by Judy Gilmore 01 Oct, 2014 in
On August 4, 2014, the Department of Energy (DOE) launched the DOE Public Access Gateway for Energy and ScienceBeta (DOE PAGESBeta), a portal and search engine that makes scholarly scientific publications resulting from DOE research funding publicly accessible and searchable at no charge to users.
DOE PAGESBeta was developed and is maintained by the DOE Office of Scientific and Technical Information (OSTI) in response to a February 2013 White House Office of Science and Technology Policy memorandum that called on federal agencies to develop and implement plans to provide public access to the results of research they fund within a year of publication.
When fully operational, DOE PAGESBeta will offer free public access to the best available version of DOE-affiliated scholarly publications – either the peer-reviewed, accepted manuscript or the published scientific journal article – after an administrative interval of 12 months. When a publisher provides a publicly-accessible article about DOE R&D results, DOE PAGESBeta will link to that article; if the article is not available, DOE PAGESBeta will provide access to the corresponding accepted manuscript.
As a key step in implementing DOE PAGESBeta, DOE is building off its existing scientific and technical information (STI) reporting practices to require the submission of peer-reviewed accepted manuscripts for DOE-funded researchers starting October 1, 2014.
For publications emanating...Read more...
OSTI Partnering with Publishers on CrossRef and FundRef to Enhance Public Access to DOE Scientific and Technical Information
Throughout our history, the Office of Scientific and Technical Information (OSTI) has worked to make authoritative science information ever more efficiently available to researchers and the public alike. Our core mission – ensuring access to and preservation of U.S. Department of Energy (DOE) research results – has not changed. But the technology we apply to that mission has changed a lot over the past 20 years. By adopting Internet technology carefully and early, pioneering new advances in that technology to meet our needs and partnering with other stakeholders in the scientific and technical information community (STI), OSTI aspires to achieve our mission better than ever before.
In 1994, OSTI actually created the first DOE home page, and we have made significant strides into the Information Age ever since, defining new electronic exchange formats, creating collections of digitized scientific and technical information and establishing an energy science and technology virtual library. OSTI also has played a leading role in developing and adopting pioneering web tools such as federated search, the simultaneous search of multiple web databases in real time via a single search query, and relevance ranking, technology that allows search results to be returned in a ranked order relevant to the search query, to enhance the diffusion of scientific knowledge.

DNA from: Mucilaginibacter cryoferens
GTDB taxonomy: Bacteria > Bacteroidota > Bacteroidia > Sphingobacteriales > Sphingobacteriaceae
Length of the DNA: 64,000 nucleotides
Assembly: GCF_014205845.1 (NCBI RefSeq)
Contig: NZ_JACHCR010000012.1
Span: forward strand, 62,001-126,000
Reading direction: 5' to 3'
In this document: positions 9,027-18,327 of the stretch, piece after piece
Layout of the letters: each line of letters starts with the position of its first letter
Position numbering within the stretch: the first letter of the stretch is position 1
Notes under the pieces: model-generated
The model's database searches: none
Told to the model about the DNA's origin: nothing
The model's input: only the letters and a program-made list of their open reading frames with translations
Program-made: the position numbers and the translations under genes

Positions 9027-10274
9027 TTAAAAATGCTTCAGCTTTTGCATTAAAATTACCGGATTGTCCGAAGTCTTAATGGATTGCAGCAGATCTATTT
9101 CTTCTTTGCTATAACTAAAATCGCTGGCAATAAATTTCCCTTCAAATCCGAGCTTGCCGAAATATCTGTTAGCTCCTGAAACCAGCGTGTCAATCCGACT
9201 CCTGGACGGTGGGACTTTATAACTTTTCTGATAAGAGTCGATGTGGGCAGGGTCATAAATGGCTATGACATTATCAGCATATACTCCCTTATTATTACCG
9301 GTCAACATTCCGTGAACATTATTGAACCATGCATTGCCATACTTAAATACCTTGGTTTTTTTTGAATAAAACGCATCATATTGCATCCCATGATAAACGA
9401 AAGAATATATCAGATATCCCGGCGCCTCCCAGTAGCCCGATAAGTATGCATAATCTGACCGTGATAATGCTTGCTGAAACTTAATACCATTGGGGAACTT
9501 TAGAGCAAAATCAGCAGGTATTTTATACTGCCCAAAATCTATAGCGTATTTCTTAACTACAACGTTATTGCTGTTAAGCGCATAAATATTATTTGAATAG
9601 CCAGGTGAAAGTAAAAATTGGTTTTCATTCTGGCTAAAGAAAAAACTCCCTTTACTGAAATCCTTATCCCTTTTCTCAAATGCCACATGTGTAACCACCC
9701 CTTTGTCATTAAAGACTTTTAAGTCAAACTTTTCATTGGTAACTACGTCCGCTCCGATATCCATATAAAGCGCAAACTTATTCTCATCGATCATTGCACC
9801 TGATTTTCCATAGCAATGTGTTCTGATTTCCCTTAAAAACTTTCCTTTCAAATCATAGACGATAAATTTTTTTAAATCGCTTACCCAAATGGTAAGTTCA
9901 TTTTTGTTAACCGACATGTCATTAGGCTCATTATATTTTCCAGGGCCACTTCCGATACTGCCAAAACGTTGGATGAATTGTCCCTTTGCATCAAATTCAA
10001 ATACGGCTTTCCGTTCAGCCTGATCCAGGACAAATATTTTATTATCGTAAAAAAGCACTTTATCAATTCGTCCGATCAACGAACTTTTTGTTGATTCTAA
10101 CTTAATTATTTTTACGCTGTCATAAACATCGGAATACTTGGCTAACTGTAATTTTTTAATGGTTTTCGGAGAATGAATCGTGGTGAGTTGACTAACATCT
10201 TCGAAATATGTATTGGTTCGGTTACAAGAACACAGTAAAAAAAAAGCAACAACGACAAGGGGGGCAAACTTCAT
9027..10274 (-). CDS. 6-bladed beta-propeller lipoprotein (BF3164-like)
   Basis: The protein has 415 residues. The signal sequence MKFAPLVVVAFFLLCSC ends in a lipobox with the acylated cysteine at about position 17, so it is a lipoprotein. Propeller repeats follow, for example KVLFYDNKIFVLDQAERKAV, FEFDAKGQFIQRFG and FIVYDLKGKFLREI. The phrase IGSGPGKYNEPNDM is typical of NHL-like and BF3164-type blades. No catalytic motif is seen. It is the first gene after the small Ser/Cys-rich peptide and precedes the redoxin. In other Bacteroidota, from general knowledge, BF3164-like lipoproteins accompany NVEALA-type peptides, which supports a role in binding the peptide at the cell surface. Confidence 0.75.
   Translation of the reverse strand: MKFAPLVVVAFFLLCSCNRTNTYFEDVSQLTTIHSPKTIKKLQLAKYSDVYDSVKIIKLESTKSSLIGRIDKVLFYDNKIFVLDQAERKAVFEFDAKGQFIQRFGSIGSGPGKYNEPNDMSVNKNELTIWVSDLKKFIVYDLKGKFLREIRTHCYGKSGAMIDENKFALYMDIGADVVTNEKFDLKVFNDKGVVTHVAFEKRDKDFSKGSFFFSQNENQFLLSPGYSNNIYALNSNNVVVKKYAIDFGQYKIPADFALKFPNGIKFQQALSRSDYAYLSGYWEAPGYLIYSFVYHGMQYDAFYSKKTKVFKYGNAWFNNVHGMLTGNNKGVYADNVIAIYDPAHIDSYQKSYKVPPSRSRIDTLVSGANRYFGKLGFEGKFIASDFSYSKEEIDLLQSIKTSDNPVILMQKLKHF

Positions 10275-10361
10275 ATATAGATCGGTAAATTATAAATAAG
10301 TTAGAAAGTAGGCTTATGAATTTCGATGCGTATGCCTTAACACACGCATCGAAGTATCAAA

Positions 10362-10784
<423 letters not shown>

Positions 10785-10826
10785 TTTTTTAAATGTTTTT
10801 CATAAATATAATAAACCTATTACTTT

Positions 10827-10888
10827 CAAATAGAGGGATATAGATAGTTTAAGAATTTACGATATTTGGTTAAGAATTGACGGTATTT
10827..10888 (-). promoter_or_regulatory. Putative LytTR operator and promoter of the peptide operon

As we reported in the last issue of the OSTI.gov Newsletter, as directed by the White House Office of Science and Technology Policy and requested by former DOE Office of Science Director Dr. William Brinkman, OSTI is now developing a gateway that will provide public access to the gold standard of scientific communications, peer-reviewed accepted manuscripts and scientific journal articles resulting from DOE research investments.
OSTI is committed to being a leader in making the web work for DOE science, and in...Read more...
As a reader of this blog, you are naturally a stakeholder in the government's public access policies – specifically, public access to scholarly publications containing federally-funded research results. As the largest government funder of research in the physical sciences as well as a key funder across a broad spectrum of other science and technology fields, the Department of Energy, through our national laboratories and grantees, produces an enormous number of scholarly publications each year.
Journal articles are the gold standard of scholarly publications. Books and conference papers are other examples. DOE research is also recorded in the form of e-prints and technical reports. OSTI is the repository for DOE's technical reports, having nearly 300,000 available in electronic full text on the DOE Information Bridge and another 800,000, dating back to the Manhattan Project, awaiting digitization.
For journal articles, OSTI also receives lots of metadata from national labs, but public access to the full text depends on individual journal publishers' business practices – e.g., whether the journal is open access or subscription based. In the America COMPETES Reauthorization Act of 2010, Congress tasked the Office of Science and Technology Policy (OSTP) and the National Science and Technology Council (NSTC) with reviewing, evaluating, and proposing federal public access policies and practices for peer reviewed scholarly publications. A Public Access to Scholarly Publications (PASP) Task Force has been leading this effort on behalf of the NSTC, and a Request for Information (RFI) (i.e., an opportunity for stakeholder input) has just been...Read more...